F1 2022: the new cars will be more efficient


F1 2022: the new cars will be more efficient

Only two days to go until Red Bull unveils their new car – but beware: Helmut Marko has already confirmed that, while Wednesday’s launch will be important for the fans and sponsors alike, it will not reveal any major detail of Max Verstappen’s 2022 challenger.

The new, young champion and his teammate Checo Pérez will drive the RB18 this season, and just like Haas, the team has confirmed that the car will be ready in time for the first session of Pre-Season testing in Barcelona. Red Bull does not want to show their cards to their competitors with so long to go until the first round in Bahrain still, but that does not apply to all of the macro-components on their “launch car”.

F1 2022: 4% average top speed increase 

According to the data we have collected, the 2022 cars will be very efficient; the reduced loads, and thus drag, will result in more aerodynamic efficiency. The first estimations see an increase in top speeds of around 4% on average. 

The new cars will therefore be faster on the straights, on the same level of the previous generation cars in fast corners and more difficult to handle in medium and slow speed sectors instead. Development will focus heavily on gaining back some of the lost downforce in the rear section of the car, especially useful around narrower corners. Teams will work on using the Venturi tunnels to “seal” the floor, as the greater the deceleration under the floor, the greater the “vacuum” effect and its ability to generate downforce will be, even at lower speeds. The budget cap and the stricter technical limitations imposed by the new regulations will however be the engineers’ worst enemy this season.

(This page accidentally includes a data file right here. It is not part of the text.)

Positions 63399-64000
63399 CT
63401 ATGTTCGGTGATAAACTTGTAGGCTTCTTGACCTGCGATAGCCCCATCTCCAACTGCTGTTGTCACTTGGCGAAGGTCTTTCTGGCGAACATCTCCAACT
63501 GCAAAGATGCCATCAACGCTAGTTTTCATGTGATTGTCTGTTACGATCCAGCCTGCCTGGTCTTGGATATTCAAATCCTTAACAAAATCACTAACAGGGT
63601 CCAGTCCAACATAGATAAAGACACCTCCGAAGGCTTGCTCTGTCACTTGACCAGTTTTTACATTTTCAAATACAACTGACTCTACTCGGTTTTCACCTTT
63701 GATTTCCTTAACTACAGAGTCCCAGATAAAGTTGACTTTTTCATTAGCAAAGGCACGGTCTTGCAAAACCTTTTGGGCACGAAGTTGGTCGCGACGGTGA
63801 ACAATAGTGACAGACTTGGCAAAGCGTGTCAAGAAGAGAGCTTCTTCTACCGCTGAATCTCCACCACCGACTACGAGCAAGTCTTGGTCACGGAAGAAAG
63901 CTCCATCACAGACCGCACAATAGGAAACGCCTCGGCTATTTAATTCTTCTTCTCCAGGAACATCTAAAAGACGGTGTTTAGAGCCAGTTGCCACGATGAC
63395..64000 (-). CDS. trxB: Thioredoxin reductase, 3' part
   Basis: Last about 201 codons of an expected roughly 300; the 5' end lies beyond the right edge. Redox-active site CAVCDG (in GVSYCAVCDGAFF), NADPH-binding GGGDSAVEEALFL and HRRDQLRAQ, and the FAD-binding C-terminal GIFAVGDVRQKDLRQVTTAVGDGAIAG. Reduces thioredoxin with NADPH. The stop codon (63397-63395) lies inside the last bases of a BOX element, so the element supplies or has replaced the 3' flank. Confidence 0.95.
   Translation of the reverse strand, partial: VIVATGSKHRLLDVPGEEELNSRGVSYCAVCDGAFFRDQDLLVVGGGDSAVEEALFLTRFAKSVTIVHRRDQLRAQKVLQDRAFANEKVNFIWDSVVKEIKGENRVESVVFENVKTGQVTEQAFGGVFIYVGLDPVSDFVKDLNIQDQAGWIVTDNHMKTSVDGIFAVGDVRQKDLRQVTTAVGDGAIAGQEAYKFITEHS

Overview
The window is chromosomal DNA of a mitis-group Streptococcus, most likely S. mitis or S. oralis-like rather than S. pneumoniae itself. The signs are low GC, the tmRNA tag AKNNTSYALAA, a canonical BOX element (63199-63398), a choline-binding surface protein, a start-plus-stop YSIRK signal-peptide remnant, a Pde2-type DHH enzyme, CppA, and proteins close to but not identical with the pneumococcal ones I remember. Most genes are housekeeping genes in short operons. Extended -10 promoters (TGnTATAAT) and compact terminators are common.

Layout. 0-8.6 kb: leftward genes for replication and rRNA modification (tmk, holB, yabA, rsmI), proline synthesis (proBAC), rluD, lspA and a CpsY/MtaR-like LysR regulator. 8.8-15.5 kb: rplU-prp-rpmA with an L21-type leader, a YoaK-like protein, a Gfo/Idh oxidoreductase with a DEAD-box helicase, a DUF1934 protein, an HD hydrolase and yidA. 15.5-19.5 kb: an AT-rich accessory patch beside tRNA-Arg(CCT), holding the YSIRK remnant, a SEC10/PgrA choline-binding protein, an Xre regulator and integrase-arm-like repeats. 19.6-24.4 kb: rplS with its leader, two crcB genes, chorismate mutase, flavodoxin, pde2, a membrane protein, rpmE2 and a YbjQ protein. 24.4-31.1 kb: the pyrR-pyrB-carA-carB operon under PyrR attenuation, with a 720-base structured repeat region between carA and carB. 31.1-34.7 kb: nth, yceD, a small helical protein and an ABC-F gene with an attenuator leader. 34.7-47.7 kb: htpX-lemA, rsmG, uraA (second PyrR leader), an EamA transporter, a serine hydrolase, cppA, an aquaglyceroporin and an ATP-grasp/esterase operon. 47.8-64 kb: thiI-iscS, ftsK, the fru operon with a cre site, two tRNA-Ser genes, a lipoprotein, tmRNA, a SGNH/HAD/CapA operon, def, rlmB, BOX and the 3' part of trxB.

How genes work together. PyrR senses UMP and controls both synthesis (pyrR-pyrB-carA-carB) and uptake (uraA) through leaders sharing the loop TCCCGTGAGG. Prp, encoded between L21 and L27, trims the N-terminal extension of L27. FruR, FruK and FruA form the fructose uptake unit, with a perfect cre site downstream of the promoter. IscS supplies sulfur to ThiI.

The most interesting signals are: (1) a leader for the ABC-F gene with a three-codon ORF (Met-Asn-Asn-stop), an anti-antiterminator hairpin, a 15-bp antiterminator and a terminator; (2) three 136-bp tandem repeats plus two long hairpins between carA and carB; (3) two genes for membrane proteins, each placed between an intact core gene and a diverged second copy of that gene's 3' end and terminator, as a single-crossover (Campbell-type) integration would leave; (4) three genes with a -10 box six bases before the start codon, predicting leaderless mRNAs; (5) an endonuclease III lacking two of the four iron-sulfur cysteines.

Since the new cars were developed by each team starting from a “clean sheet”, we can expect the engineers to borrow each others’ inspirations and concepts – even, and perhaps especially, in teams using the same engine. The top teams will be watching their customers carefully, as the latter will have less to lose from testing risky solutions – which sometimes can be the winning ones.  

The rear wing will be a challenging – and very interesting – component in the technical war. We have grown accustomed to judging a car’s levels of downforce by simply looking at the rear wing. Increasing (or decreasing) the incidence of this component also helped unveiling which teams might be struggling – and with what – to the point of having to run a less ideal wing configuration.

The aerodynamic flows will tend to shift and then disperse outward more easily. Having removed the endplates from the rear wings, they will produce less drag, and therefore less downforce than the previous generation wings. The main reason why the new regulations decided to get rid of this element is that it created large amounts of “dirty air”, which prevented the cars behind from following more closely, and caused them to lose front downforce due to the turbulent streams of air.